A controversial subject in the State of Texas as well as in the nation as a whole is that of gay divorce. Last month, the Texas Supreme justices debated whether or not to allow gay couples who wed in other states to divorce in Texas.
Supreme Court Justice Don R. Willett said that some would find it odd that a state that outlaws gay marriage would want to prevent the divorce of a gay couple. He added, “It would seem to many that divorce would further the state’s public policy and not undermine the state’s public policy.”
The Attorney General of Texas, Greg Abbott, is against allowing gay couples to divorce in the state and said that Texas’ recognition of “marriage as only being between a man and a woman” prevents the divorce of gay couples in the state.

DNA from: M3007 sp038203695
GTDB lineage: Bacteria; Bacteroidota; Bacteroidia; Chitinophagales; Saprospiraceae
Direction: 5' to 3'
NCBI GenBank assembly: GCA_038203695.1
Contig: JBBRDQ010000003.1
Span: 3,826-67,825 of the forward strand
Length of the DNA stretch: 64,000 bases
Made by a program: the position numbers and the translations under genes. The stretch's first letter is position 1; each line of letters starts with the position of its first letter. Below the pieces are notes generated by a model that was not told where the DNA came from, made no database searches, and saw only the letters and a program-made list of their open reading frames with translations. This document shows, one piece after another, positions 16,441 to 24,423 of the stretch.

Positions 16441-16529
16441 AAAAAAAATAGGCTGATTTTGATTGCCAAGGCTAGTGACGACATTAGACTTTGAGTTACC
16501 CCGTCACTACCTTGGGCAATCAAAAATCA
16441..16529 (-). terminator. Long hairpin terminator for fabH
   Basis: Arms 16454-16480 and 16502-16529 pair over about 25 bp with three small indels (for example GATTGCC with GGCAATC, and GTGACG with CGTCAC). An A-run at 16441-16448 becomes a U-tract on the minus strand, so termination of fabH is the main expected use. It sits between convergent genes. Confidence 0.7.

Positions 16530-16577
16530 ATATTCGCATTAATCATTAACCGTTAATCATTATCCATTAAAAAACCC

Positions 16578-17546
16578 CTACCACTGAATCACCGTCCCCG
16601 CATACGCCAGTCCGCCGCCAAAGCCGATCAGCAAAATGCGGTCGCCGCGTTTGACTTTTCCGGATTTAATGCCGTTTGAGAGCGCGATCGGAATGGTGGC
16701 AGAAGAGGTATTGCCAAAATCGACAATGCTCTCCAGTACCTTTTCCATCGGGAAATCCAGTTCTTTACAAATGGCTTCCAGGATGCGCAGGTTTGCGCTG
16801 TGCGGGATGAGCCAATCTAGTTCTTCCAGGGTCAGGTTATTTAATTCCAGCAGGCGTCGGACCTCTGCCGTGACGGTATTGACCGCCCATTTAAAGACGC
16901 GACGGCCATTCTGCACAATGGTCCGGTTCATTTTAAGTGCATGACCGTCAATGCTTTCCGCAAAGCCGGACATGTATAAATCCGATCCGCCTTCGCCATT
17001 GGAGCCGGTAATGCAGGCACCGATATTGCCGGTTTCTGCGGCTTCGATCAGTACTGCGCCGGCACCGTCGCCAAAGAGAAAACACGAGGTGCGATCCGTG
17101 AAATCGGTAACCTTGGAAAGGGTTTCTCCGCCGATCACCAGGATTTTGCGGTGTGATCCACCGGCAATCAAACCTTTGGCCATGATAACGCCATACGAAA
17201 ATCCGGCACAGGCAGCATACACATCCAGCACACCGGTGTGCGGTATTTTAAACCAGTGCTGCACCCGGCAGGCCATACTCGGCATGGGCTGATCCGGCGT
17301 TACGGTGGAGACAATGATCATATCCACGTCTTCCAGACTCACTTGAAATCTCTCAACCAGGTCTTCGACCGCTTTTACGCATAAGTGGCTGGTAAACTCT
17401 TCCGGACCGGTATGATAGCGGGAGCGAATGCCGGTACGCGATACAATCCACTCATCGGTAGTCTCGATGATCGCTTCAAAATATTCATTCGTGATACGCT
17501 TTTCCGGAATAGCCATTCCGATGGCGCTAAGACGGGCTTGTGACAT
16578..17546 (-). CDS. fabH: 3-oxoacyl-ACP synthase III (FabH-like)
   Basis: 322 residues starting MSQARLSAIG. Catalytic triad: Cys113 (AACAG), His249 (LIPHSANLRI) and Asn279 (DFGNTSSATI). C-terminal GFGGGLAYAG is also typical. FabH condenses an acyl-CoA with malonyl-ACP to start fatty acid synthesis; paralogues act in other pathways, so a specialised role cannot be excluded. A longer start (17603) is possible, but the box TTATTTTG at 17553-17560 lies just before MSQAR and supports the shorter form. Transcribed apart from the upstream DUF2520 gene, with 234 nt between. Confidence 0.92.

The controversial subject has been brought into the spotlight recently by two same-sex couples who married in Massachusetts, moved to Texas and then sought divorces, one in Dallas and one in Austin.
The attorney for the two couples, James Scheske of Austin, feels his clients have a right to divorce because they were legally married in Massachusetts. However, since Texas does not recognize gay marriage, in the eyes of the courts, the two couples are not legally married.
Scheske stated these two cases are about divorce and equality and added that the laws of Texas and other states that do not recognize gay marriage “target gays and lesbians for second-class status, those laws do not survive constitutional scrutiny.”
Abbott’s deputy attorney general, James Blacklock, agrees with his boss and argued before the court that “there is no way to grant a divorce without recognizing a marriage.” He added that gay couples who are denied a divorce do have the option of voiding their marriages in Texas.
Original Source found here.